The 21LC400 had already been jacked down some tower section and when it was time to slew, an interference arose between the boom of the crane and pylon, so it was necessary to remove several jib sections. An articulating crane, located at the top of the pylon for future bridge maintenance tasks, was used for such duties. This crane removed jib sections and counterweights in a sequential way and placed them at the top of the pylon so that the tower crane could lower them down to the deck of the bridge. Thus, it was possible to reduce the jib of the 21LC400 from 50 to 20 metres, and with this reach the tower crane was able to rotate freely and remove the bracing by itself.

The 21LC400 installed inland was erected closer to the pylon in comparison to the one in the middle of the water. When it came to remove the jib sections of the tower crane, the articulating crane located at the top of the pylon was not able to reach the jib-end of the 21LC400. It was necessary to use a jib section dismantling device, designed by Linden Comansa's engineering team, to reduce the jib length of the 21LC400 from 50 to 30 metres (two sections). With this new configuration, the articulating crane was able to dismantle the last jib section and leave the 21LC400 with a reach of 20 metres. In addition, to achieve this jib-length reduction, it was necessary to study a new disassembly sequence, move the trolley winch 20 metres through the boom, and change the jib end. Finally, the 21LC400 was able to remove the ties 4 and 3, leaving the lowest two to a mobile crane, which had to remove them by placing its boom between the cables of the bridge.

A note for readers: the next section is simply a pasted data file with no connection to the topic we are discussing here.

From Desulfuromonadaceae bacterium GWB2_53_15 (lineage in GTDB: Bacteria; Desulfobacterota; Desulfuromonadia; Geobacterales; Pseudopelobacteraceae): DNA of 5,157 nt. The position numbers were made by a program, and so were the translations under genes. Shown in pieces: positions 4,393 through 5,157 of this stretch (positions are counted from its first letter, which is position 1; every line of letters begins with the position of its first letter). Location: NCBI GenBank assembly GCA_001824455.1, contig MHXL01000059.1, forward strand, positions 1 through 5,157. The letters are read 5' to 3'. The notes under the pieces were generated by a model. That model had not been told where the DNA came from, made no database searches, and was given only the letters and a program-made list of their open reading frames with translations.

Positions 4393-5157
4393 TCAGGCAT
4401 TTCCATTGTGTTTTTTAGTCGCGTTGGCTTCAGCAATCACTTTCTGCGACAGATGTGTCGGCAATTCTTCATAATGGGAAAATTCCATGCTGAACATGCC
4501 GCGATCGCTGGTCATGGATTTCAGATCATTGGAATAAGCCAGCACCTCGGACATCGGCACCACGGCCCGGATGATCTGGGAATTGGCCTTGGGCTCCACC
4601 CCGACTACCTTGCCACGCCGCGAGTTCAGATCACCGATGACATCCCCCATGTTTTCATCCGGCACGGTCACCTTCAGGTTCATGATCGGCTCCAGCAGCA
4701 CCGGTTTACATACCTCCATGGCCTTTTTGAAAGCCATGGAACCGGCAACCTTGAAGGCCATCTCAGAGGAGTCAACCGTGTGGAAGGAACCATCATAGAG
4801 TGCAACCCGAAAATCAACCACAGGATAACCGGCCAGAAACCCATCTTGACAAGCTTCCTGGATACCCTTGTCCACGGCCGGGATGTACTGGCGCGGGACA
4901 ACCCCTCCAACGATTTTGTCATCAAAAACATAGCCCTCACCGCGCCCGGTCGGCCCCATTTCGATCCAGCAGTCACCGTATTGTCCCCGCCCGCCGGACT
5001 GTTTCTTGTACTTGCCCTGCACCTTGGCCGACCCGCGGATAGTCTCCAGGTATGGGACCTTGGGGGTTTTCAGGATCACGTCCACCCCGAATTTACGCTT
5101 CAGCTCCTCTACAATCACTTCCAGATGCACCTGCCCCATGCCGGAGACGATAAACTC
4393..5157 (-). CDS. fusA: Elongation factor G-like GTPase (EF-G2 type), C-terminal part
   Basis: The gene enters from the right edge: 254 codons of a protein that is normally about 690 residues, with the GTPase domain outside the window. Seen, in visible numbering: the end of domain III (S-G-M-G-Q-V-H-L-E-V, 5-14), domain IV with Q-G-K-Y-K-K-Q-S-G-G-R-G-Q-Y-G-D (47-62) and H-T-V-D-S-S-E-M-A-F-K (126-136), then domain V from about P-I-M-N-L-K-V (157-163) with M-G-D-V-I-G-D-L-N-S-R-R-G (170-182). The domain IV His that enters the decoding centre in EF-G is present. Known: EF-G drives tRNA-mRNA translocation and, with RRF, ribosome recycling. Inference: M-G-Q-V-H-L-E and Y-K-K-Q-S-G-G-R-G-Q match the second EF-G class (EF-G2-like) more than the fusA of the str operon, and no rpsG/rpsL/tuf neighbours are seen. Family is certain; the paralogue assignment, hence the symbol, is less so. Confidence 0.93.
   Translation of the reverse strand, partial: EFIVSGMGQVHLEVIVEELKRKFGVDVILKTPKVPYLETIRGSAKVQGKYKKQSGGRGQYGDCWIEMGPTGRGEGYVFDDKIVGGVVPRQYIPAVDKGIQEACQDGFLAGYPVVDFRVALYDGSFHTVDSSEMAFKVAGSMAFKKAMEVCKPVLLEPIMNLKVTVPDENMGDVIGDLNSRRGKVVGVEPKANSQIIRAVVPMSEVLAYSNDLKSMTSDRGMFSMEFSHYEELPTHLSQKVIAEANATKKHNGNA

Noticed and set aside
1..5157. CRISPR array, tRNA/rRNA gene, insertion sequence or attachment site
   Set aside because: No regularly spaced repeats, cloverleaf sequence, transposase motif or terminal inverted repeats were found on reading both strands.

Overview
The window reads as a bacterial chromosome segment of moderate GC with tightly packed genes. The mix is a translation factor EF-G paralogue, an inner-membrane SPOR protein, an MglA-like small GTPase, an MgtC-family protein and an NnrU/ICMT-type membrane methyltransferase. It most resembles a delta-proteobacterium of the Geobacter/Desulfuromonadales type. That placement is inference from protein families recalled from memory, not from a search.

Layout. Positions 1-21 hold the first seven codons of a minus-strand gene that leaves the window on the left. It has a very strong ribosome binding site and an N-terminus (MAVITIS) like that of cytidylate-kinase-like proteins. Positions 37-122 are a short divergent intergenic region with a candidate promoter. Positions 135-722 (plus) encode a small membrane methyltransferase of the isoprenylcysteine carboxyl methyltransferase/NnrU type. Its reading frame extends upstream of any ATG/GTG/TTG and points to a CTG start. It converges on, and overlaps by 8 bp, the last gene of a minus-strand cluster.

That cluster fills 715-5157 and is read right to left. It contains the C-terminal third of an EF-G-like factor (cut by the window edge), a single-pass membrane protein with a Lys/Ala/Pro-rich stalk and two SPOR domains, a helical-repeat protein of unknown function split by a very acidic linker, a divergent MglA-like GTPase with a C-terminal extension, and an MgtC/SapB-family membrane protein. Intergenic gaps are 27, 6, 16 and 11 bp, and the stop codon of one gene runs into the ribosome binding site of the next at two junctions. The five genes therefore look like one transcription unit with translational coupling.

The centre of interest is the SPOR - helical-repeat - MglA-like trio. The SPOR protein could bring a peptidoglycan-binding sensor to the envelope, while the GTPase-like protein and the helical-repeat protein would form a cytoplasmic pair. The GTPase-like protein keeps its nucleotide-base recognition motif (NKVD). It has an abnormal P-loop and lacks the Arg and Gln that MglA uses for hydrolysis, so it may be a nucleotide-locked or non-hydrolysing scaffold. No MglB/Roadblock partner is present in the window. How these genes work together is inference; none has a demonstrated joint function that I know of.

According to Rodrigo García, head of Eleva Gruas Torre's erection team, the removal of both cranes was complicated, but was done very efficiently: "We jacked down and dismantled the crane installed in the middle of the bay in just 21 working days of work, when we had raised possibilities of more than 30 days. In the case of the 21LC400 located inland, it took just 17 days, even though we had several days in which the weather hindered our work."